Diaz and Cerrone went toe-to-toe from the start, but Diaz clearly took the first round, continually peppering Cerrone with unending punches, including straight right after straight right that left Cerrone looking dazed and fighting with his mouth open.

Cerron fared a bit better in the second round, knocking down Diaz with a head kick that appeared to not do much damage after Cerrone walked away without capitalizing and Diaz got right back up. Cerrone's best offense in the second round was with his kicks, but Diaz appeared to easily take the second round as well. Cerrone was bleeding from the nose and mouth by the time the round ended.

The fight remained standing into the third round, as again Diaz kept landing combinations that Cerrone appeared unable to answer. Cerrone looked winded but managed a sweep and a couple of good knees to the body. Still, Cerrone was able to capitalize and looked unwilling to take the fight to the ground, although he was clearly losing the standing game by quite some measure. Cerrone tried a flying knee with about 0:45 left but it missed. The two fighters both tried flurries in the final ten seconds, but Cerrone was visibly exhausted. The horn sounded to end the fight and the two men finally shook hands and congratulated one another.

Diaz inevitably took the unanimous decision by scores of (30-27, 30-27, 29-28). The crowd seemed surprised for some reason, raining down boos on Diaz after the decision was read. Diaz apologized to Cerrone for "all the [stuff] that went down" as he was interviewed after the fight, stating, "That's just TV."

For complete UFC 141 coverage and results, please stay tuned to this StoryStream.

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UFC 141 Results: Johny Hendricks Drops Jon Fitch With Immediate Round One Knockout

Since losing his welterweight title match against Georges St. Pierre way back in 2008, San Jose fighter Jon Fitch has slowly been inching his way back into title contention. Over the past three years, he's gone an impressive 5-0-1 and looked to be one of the next in line for another shot at the belt.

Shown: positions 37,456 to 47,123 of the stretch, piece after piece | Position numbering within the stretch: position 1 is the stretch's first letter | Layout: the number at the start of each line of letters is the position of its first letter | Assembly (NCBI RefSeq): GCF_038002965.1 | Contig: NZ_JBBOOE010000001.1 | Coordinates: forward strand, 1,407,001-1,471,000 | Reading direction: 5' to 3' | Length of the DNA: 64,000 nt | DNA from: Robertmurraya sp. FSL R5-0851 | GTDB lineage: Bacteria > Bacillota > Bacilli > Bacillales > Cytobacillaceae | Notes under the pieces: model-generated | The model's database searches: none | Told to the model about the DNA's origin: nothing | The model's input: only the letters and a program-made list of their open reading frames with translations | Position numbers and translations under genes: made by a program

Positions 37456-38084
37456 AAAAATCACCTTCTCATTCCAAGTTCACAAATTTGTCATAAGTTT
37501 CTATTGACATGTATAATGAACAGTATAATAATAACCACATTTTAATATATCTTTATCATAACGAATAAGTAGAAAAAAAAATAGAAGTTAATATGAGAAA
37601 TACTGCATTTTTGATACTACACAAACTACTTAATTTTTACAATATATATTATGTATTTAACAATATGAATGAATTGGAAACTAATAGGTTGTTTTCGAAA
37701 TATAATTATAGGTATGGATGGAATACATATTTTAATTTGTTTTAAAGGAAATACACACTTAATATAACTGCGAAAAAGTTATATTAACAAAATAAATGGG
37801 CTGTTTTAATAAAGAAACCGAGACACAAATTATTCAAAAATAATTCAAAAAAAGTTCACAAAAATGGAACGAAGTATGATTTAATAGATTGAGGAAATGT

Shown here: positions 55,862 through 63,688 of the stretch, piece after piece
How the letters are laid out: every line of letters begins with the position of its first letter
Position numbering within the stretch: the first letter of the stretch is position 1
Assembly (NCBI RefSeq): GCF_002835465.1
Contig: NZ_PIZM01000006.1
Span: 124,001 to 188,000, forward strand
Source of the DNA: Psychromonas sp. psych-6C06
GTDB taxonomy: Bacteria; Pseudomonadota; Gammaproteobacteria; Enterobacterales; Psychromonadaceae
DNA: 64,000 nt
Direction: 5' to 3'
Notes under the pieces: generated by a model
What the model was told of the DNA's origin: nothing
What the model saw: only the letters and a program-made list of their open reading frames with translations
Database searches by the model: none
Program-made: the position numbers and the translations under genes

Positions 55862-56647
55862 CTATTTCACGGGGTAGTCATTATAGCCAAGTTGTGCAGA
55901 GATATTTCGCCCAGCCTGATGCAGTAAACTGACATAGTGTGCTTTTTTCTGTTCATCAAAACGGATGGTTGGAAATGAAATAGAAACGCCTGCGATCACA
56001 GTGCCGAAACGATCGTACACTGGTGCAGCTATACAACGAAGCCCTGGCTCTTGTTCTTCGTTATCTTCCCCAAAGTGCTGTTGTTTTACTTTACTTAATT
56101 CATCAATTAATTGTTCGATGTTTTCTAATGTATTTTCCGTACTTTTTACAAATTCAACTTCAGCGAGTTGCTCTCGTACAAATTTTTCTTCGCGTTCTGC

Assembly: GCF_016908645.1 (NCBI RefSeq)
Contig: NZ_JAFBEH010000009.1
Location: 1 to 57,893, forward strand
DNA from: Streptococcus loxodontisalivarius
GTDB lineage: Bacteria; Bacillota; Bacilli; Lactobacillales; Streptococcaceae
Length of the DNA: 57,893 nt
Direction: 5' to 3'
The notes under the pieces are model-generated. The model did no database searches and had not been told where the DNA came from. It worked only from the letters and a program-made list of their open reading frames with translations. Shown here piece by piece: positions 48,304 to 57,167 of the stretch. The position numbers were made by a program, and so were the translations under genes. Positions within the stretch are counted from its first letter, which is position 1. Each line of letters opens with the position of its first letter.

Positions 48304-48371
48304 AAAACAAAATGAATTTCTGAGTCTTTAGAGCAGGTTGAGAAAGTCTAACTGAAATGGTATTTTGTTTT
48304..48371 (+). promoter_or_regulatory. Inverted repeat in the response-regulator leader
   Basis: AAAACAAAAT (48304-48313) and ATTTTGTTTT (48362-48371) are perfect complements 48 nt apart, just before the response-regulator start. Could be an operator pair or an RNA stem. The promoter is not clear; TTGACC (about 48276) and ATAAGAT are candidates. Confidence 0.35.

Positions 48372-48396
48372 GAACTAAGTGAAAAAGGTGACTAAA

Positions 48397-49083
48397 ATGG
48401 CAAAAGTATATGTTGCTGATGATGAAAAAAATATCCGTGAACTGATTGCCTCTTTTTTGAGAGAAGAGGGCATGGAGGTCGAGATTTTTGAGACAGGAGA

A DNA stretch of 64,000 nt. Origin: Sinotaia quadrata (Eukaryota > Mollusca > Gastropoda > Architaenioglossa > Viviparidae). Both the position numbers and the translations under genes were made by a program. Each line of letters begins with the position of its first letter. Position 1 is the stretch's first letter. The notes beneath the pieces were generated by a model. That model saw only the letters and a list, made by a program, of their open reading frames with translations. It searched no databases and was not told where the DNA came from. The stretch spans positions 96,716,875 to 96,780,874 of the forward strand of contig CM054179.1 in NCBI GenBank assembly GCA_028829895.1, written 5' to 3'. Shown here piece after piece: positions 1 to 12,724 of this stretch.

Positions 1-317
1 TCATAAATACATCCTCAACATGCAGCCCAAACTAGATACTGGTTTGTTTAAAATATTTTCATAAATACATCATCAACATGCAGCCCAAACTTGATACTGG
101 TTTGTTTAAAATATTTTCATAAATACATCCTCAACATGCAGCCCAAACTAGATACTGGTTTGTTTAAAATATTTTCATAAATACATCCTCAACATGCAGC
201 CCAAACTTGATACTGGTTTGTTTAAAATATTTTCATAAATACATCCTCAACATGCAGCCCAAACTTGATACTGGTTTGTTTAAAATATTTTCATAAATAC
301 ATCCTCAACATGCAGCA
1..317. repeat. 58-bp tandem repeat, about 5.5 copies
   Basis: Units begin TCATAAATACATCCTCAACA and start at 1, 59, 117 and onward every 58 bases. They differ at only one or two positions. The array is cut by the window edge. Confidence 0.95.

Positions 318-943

All of that came to an immediate, brutal end on Friday night at UFC 141.

In the second fight of the main PPV card, Fitch faced off against Johny Hendricks, who was 7-1 in UFC fights entering the bout.

The two fighters came out and stood toe-to-toe for just ten seconds before Hendricks threw an enormous left hand that knocked Fitch flat on his back and for all intents and purposes, out cold. Hendricks pushed forward and threw another punch to the jaw before referee Steve Mazzagatti threw himself on Fitch to end the fight. Fitch seemed to come to almost immediately after Mazzagatti waved it off, but it was clear he had been knocked out from the first punch and the stoppage was necessary.

I would be shocked if this did not receive Knockout of the Night honors. It was a huge, shocking KO out of nowhere.

For complete UFC 141 coverage and results, please stay tuned to this StoryStream.

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UFC 141 Results: Alexander Gustafsson Scores Flash Knockout Win Over Vladimir Matyushenko

The second match on the main card of UFC 141 pitted light heavyweight stalwart Vladimir Matyushenko against Alexander Gustafsson, who had won three UFC fights in a row entering Friday's event.

Matyushenko is 40 years old and faced off against a lithe Gustafsson, who is 16 years the junior of the 40-year-old Russian and a full five inches taller.